They could be the same, could be different. It can depend where they are in a bar, and what the time signature is. A lot of us still prefer to see 4/4 bars that split (to the reader) into two equal halves. The top version would, if it shows beats 2 and 3, not align to that ideal. But the bottom version would. If, in 4/4, the top version was on beats 1 and 2, or 3 and 4, it would work fine.
It can also be indicative of phrasing, although slurs do a much better job.
Depends on the Time Signature.
The first grouping would be ideal in Time Signature with minim beats, the beats are upheld but the subdivision of the beat aids in the reading of notes.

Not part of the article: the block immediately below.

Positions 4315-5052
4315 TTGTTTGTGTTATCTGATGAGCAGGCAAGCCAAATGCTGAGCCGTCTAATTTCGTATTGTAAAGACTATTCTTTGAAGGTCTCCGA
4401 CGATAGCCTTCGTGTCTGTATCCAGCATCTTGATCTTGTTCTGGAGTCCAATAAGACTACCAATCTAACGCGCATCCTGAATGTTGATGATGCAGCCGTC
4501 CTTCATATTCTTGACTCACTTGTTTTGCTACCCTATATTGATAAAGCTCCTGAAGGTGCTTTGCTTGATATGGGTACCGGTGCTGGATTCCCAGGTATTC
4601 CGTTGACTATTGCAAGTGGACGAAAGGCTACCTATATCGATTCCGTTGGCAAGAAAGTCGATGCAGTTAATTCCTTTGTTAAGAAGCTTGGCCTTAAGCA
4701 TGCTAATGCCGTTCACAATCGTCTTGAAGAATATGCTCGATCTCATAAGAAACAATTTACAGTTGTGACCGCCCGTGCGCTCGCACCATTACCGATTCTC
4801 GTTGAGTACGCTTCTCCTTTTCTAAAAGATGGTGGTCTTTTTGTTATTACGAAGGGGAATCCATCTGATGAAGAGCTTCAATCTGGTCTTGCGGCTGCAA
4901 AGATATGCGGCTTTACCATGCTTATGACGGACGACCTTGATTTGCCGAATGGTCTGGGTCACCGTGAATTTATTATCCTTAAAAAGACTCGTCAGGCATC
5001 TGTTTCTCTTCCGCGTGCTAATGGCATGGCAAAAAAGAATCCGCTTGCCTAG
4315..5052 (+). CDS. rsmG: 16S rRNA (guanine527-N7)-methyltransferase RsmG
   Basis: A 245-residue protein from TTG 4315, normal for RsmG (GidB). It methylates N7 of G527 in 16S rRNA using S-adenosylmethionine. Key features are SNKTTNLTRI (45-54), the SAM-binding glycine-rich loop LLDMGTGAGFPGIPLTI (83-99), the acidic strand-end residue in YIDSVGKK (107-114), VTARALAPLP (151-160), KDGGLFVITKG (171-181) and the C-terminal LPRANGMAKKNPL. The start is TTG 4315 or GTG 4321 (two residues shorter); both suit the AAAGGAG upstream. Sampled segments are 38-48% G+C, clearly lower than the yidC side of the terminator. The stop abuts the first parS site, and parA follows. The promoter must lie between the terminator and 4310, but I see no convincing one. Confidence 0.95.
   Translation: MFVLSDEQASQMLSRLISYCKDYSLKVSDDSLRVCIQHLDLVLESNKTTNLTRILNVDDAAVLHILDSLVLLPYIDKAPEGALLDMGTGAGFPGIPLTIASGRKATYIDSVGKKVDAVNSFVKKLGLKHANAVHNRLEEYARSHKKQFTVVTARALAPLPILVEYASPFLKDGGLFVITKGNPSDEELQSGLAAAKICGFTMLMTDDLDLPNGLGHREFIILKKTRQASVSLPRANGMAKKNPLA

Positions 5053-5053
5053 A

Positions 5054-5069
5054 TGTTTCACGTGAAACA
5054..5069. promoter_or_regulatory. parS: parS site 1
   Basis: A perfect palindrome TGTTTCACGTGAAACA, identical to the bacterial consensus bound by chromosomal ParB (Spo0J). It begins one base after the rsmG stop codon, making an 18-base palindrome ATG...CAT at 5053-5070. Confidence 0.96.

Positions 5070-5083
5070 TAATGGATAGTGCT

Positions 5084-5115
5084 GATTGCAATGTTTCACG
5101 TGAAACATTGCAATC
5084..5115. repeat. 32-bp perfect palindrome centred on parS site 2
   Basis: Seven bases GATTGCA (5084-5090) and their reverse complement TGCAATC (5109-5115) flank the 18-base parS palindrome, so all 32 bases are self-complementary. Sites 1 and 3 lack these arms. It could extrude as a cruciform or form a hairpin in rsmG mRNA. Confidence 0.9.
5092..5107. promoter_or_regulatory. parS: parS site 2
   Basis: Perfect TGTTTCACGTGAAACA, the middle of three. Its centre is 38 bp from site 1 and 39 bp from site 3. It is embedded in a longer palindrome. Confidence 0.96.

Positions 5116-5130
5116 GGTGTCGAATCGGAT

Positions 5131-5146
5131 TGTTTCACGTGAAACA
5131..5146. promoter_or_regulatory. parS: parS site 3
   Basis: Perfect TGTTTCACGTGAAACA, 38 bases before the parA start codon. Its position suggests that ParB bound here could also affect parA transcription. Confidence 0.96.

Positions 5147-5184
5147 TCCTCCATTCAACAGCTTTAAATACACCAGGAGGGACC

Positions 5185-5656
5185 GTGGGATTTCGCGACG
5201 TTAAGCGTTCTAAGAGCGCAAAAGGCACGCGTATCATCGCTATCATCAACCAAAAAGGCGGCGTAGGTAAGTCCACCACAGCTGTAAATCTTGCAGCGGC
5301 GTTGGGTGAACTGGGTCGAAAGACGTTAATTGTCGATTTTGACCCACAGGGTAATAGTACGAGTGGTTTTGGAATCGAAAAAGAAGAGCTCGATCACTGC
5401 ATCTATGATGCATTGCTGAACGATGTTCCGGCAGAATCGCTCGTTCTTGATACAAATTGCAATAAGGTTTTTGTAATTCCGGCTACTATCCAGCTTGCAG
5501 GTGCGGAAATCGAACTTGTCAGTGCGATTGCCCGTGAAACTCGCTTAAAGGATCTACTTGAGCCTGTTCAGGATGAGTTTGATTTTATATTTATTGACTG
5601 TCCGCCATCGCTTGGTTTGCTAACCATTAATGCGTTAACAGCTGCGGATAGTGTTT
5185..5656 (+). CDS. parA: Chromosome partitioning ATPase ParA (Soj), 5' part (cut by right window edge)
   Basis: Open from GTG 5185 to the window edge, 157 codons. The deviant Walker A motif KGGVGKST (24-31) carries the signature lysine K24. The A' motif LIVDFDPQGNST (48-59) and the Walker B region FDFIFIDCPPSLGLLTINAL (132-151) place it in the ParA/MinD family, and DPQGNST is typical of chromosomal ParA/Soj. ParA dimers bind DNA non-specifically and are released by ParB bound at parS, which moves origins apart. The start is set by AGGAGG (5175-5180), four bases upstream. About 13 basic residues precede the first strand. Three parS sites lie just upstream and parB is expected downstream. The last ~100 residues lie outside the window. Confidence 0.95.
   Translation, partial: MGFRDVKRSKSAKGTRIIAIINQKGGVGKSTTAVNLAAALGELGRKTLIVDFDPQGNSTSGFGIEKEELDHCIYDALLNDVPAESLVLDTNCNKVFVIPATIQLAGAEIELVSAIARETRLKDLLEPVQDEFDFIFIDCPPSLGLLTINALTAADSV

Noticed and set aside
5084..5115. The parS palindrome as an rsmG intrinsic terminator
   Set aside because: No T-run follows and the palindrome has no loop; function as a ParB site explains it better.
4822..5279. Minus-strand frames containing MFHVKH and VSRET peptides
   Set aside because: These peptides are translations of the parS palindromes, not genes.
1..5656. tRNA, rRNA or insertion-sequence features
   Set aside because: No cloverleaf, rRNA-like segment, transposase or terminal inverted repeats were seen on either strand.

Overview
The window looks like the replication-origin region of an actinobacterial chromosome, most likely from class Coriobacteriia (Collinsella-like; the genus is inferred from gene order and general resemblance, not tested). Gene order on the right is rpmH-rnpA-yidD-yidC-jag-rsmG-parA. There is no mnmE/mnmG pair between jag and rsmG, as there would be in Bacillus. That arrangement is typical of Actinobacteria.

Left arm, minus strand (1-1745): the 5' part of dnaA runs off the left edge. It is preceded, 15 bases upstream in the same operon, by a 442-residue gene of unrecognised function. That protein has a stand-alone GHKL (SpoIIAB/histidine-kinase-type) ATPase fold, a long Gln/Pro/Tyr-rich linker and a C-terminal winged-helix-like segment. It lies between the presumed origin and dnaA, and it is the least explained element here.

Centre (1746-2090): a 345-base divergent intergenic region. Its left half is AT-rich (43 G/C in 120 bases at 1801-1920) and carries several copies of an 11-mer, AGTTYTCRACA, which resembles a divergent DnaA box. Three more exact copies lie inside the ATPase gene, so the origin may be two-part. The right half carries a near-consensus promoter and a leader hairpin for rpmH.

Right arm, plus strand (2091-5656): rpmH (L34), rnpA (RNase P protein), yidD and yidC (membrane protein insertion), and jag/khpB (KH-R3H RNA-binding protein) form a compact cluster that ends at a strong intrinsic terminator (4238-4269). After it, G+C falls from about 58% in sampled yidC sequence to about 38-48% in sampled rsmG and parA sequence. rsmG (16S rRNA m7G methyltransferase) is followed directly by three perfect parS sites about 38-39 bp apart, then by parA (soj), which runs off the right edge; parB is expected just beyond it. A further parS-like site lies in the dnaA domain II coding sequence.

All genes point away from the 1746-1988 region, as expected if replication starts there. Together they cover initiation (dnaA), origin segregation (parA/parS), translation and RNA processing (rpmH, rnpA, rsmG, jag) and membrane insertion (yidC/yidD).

The second grouping is correct when you have crotchet beats because there is a grouping rule that says you subdivide the beats when you have semi-quavers in Time Signatures with crotchet or dotted crotchet beats.
I would read them both the same way. This is just differences in publishing style. My guess is that the first one is an older style.
A performer would play both versions the same way (you wouldn't accent the first note of every group or anything like that!). The differences are more for ease of reading / comprehension rather than performance instructions.
The top example (Hanon) might be grouped as 8-note sets to show where the finger pattern repeats (you use 1234 5432 / 5432 1234 over and over again, just starting on a different note).
The second example makes it a bit easier to see where the crotchet beats are. (4 per bar). You could group them like the first example, but it might be slightly harder to read that way.